Monday, January 05, 2015
Eulogy to Nursing
I am still breastfeeding at eight months. I doubt I will be doing it for much longer.
Even after the first few weeks when she got the hang of latching she would cry and de-latch on and off again (which should have been one of the nine circles of Dante’s Hell.) OUCH. The thin T-shirt I wore to bed made the milk-makers HURT. After seeing THREE lactation specialists (who gave me conflicting advice from everything to how to hold the boob to how to ensure she is getting milk) I finally saw one who helped.
She said ‘Sweetie, lot of people try to make this harder than it is. She’ll latch on. If it hurts sharp-like, don’t tough it out, stop, de-latch, try again. When it only hurts a little, that’s when you know its right. When she cries and de-latches, switch sides. And let the girls air out, don’t close up shop right away. Oh, and, all those people who tell you it shouldn’t hurt if it’s done right - they’re wrong. It’s gonna hurt. Probably gonna hurt ‘till three or four months.’ That’s just the way it is.’
She was right. The pain got steadily less as we both settled into a routine. For awhile in the second month or so the milk came in too fast and she would choke and sputter and get frustrated. (So I had the pleasure of having both not enough milk, then too much at around the same time…!) I’d have to ‘sponge’ off the excess with a towel and then re-try. Such a waste!
Soon after that though she got less fussy and began to dive-bomb-tiger-attack whenever I offered. She’d get this squinty look on her face and chomp on with vigor. With VIGOR.
Around five months old I could tell when the milk came through because she’d get this blissed-out look on her face, her eyes would flutter and roll back in her head like she just got a hit of crack cocaine. We called it her ‘milk-drunk’ stage.
I used to be able to feed her in a busy Panera and never have a problem - now at eight months the light in the room will distract her from eating. I’m hunched in the rocking chair in her darkened bedroom every 2-3 hours of the day feeding her in the only place she will focus on eating. Ugh. Add to that I suspect my supply is getting low (she still wants more after feeding her and will eat up to 4 ounces of formula even after I’ve fed her) and I think the end is nigh. The last couple weeks I have been fighting what I am suspecting is a losing battle, drinking more water, more ‘mother’s milk’ tea, eating lots of milk-producing foods, feeding her every time she seems cranky, adding another pumping session. Nothing seems to be bringing back the milk. I could take drugs to encourage my supply but at this point I don’t think it makes much sense. Plus she is beginning to realize drinking from a bottle is quicker, and she can look around more. (Hard to see what’s going on with a boob in your face.)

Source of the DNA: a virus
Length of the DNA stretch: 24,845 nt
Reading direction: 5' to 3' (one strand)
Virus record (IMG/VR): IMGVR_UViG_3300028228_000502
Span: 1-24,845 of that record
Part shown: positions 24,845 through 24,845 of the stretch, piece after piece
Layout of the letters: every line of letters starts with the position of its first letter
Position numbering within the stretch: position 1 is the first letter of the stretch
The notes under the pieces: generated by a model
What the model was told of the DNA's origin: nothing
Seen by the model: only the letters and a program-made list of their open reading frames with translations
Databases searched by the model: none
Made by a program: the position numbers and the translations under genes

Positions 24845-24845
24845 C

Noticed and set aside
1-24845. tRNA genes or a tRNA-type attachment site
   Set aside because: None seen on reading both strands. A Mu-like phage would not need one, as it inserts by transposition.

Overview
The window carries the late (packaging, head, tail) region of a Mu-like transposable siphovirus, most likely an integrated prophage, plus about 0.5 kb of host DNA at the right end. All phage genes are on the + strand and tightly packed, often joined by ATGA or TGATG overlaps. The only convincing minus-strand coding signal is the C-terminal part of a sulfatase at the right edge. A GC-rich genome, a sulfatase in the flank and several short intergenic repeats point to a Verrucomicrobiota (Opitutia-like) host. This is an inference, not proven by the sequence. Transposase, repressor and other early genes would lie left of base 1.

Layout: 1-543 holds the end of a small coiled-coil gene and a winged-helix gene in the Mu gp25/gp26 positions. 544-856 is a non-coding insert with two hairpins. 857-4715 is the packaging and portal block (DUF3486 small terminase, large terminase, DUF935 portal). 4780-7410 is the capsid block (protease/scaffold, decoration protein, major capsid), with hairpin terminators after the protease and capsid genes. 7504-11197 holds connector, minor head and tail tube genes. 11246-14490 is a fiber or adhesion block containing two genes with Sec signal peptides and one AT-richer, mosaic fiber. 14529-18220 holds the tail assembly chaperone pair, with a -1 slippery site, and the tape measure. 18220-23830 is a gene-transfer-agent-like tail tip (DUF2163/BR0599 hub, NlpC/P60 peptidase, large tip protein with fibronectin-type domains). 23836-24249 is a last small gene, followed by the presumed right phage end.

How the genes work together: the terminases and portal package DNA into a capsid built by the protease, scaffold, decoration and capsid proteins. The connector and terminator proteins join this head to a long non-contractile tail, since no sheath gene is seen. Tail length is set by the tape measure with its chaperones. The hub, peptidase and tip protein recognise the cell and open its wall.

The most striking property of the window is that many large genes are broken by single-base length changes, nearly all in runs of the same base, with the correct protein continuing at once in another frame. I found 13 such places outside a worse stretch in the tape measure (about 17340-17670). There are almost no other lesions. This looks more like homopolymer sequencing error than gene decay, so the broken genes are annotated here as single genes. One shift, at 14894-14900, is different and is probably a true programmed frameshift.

I will miss being able to eat WHATEVER I WANT. I ate a chocolate bar A DAY at Bill’s dad’s the last long weekend we were there - I LOST two pounds. I’m within two pounds of my pre-pregnancy weight and it isn’t because I’ve been dieting. Or exercising. It’s the extra 500-700 calories a day I’m burning nursing Ellie. Mind you, my body doesn’t LOOK the same pre-pregnancy, all those tummy muscles flappier than Grammie’s lips without her teeth.
I am both so excited and so sad to be nearing the end of nursing. I remember the glow, the awe in realizing that I was producing what my baby needed to survive FROM MY OWN BODY. The blood in my veins turned to life-sustaining milk for my baby. Wow. No matter what I accomplish in my life it will never be as amazing, as awe-inspiring, as miraculous as what my body is capable of without any conscious direction from me.
Also, IT’S SO ANNOYING. She flails about and shoves her fingers in my mouth and pulls and grabs my chin and squeezes and digs in with her little nails. That’s when she’s not pounding on my boobs or chomping too hard, or flailing on and off to check out the most interesting new sound coming from down the stairs. Not to mention the need to yank my boobs out wherever we are, no matter how crowded or busy and have her chow down. My husband has a not too flattering picture of me from last weekend nursing her in a secluded section of the National Gallery of Art. I look pleased. I am not pleased. Especially since all her flailing kept pulling off the tarp I had over us exposing me to the world. Bill had to stand there and try to keep catching it and putting it back in place.
I want my body back! I want Bill to get up with her at her midnight feeding (or her 530am wake-up call) and just give her a bottle! She’s already eating solids like gangbusters.
So, this is my Eulogy to nursing. You were special, you were amazing, you were painful and hard and annoying. You made me wear ugly nursing bra’s for almost a year. You made me buy geeky button-down shirts. You made me flash unsuspecting museum go-ers and made not a couple older men very uncomfortable.
You did a lot of good in your time, and the baby is a better, healthier place because of it. You will be missed. You will be mourned for the appropriate period of time. Then I will put on my pretty new red bra, put on three layers of hard-to-get-off shirts and sweaters, drink THREE glasses of wine and NEVER PUT THAT PLASTIC TORTURE DEVICE THEY CALL A PUMP ON MY POOR BOOBS EVER AGAIN! Unless we have another one. Thank you.
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